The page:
There are a lot of fine answers here, but they did not work for me or were actually overkill. The following suggestions were tested on Ubuntu 16.04 Apache 2.
A key observation is that the first virtual host on that port dictates the setting... even if its configuration doesn't explicitly specify a SSLProtocol value.
To determine the first virtual host:
apache2 -t -D DUMP_VHOSTS
On CentOS, only one line will probably be needed:
httpd -t -D DUMP_VHOSTS
When you do this you should see a list of the virtual hosts and it might include a 443 section something like
*:443 is a NameVirtualHost
default server example.com (/etc/apache2/sites-enabled/example.com-le-ssl.conf:2)
port 443 namevhost sample.com (/etc/apache2/sites-enabled/sample.com-le-ssl.conf:2)
port 443 namevhost another.org (/etc/apache2/sites-enabled/another.org-le-ssl.conf:2)
port 443 namevhost lucky.com (/etc/apache2/sites-enabled/lucky.com-le-ssl.conf:2)
When you see this, you might find that it's sufficient to update the SSLProtocol config for just that "default server" virtual host.
Another complication that you might run in to with earlier suggestions is that if you grep for occurrences of SSLProtocol in your /etc/apache2/ or /etc/httpd/ tree, you will not find configuration in other parts of your file system. This can be important if your configuration has Include directives. For example, if you've used the Let's Encrypt installer, it often adds these:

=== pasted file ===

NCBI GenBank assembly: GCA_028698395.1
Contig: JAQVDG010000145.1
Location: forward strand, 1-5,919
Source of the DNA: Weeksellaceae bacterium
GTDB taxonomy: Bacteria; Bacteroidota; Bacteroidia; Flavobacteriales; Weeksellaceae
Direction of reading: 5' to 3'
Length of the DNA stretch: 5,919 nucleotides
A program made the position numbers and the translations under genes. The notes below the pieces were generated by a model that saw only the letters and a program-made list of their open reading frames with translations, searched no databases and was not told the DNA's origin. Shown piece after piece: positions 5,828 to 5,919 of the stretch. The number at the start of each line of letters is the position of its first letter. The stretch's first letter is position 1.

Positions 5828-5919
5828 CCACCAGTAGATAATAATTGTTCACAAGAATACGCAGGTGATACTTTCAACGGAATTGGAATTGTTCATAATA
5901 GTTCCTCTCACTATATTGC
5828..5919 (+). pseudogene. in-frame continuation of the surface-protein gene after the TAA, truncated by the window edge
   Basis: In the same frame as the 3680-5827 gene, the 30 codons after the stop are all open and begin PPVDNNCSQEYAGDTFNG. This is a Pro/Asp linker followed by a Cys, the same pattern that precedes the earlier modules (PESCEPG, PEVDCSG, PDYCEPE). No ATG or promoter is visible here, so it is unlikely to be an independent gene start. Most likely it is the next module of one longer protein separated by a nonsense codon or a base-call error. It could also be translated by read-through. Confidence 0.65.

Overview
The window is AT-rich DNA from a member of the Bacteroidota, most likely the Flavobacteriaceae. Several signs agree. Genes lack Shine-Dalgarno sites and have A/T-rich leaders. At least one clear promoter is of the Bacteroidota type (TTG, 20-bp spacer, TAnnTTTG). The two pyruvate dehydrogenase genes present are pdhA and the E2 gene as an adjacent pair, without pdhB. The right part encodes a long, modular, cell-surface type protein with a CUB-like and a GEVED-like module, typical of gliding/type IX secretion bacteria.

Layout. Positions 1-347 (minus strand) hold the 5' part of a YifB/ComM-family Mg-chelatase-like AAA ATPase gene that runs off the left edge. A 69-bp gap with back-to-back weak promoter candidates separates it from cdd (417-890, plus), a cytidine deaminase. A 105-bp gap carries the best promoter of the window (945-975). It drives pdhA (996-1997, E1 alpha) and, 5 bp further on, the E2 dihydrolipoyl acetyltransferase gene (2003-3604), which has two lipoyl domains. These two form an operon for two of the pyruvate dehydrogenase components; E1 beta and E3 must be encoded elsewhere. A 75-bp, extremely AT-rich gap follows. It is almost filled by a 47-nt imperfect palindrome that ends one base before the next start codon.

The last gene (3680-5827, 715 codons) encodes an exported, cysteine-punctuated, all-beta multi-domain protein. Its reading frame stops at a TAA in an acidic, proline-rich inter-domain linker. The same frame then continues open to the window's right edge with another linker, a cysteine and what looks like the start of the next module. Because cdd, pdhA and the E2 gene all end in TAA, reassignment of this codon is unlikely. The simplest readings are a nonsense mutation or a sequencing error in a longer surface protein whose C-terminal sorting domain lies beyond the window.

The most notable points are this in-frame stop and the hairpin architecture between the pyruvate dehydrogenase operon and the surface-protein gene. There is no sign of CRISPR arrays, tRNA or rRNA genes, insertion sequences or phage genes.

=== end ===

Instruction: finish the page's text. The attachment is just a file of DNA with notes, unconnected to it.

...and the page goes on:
So my suggestions are:
1. Determine the first virtual host on the given port. See my example above
2. Inspect the configuration for that virtual host carefully.
a. If you find that config file explicitly sets SSLProtocol, make your change there.
b. If not, but you find it includes a config file that is setting SSLProtocol,
consider setting it there.
c. Otherwise, it's likely that setting it in your ssl.conf file would work.
d. If not, consider creating your own config file with your SSLProtocol setting
and including it in this first virtual host config, and possibly all virtual
As mentioned by others, the configuration you want is
After you make your change, you can quickly confirm it via:
systemctl reload apache2
# This ^^^ must be done before vvvv
nmap --script ssl-enum-ciphers -p 443 sample.com | grep TLSv
If you've been successful, this lists only